Subway – (Don’t) Eat Fresh

An article in Forbes stated that numerous fast food outlets add a host of additives to the simplest of ingredients. When it comes to the humble egg the worst offender is Subway, which alongside whole eggs uses a ‘premium egg blend’ containing a plethora of coloring, flavorings, and preservatives including propylene glycol, which is also used in anti-freeze and deodorant.

But wait, there’s more!

The ingredients may be used even after they are “legally” spoiled – Do those veggies look or taste weird? On their food containers, Subway workers are required by state law to label when it was made, what day, what time, and who prepped it. They routinely change these labels to dates that are further ahead than when they were prepped so they can use them after they ‘legally’ spoil.

Do not let your sandwich touch the cutting board – The deli paper your sandwich is made on, just from coming into contact with the cutting board, should be considered a health hazard. In fact, if you notice an employee wrapping your sandwich in deli paper THEN the sandwich paper, tell them not to. Even though they wipe the cutting boards off regularly, they only clean them twice a month. They are a breeding ground for germs and bacteria.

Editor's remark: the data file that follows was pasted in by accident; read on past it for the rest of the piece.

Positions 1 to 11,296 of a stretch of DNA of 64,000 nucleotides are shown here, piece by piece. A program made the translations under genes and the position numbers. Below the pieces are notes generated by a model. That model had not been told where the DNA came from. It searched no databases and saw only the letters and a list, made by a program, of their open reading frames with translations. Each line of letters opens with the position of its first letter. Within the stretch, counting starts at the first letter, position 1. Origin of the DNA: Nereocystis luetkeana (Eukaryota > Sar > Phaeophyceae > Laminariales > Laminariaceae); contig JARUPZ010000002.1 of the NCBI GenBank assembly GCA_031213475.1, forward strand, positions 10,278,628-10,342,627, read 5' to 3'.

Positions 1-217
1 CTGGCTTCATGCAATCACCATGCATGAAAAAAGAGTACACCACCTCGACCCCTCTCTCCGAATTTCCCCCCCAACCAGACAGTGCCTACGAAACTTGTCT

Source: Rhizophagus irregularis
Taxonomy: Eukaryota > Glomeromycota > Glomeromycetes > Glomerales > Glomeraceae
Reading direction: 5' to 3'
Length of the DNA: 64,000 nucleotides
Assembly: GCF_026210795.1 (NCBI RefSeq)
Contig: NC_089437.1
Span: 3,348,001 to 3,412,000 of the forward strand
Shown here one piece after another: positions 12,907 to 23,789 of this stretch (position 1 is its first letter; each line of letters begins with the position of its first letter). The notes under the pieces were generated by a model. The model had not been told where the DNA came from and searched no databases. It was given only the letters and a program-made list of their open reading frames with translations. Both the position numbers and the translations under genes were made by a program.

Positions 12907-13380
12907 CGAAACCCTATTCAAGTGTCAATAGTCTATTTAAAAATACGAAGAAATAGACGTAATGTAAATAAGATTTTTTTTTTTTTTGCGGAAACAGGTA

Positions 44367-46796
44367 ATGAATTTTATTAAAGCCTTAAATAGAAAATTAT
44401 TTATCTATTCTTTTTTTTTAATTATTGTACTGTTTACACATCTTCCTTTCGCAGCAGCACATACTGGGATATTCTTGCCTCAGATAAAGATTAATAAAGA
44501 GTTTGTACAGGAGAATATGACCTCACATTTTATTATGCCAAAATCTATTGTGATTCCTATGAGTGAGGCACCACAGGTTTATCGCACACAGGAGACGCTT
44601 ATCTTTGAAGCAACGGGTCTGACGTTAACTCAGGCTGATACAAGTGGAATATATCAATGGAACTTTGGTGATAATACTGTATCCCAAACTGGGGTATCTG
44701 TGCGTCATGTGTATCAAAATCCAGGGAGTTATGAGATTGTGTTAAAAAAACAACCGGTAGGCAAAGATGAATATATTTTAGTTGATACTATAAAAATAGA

Be careful when it comes to these three ingredients – Meatballs (ask if they are fresh and avoid them if the employee has to go back to check), the sauce should be red, not brown, and meatballs should be whole, not crumbly. Roast beef tends to go bad the fastest and American cheese slices get soggy and bacteria coated if the container is almost empty. Opt for a different cheese.

DNA tests reveal Subway’s chicken sandwiches are just half chicken – Subway prides itself on serving the ‘freshest’ ingredients. The main question is, what exactly are in the ingredients? According to DNA tests conducted by Trent University and the Canadian Broadcasting Corporation (CBC), Subway’s chicken fillets, found in their Oven Roasted Chicken sandwich, had just 53.6% chicken in it, while their sumptuous strips, found in their delicious Sweet Onion Chicken Teriyaki sandwich, contained only 42.8% chicken. In case you’re wondering, the remainder of the ‘chicken’ substance is made from soy.


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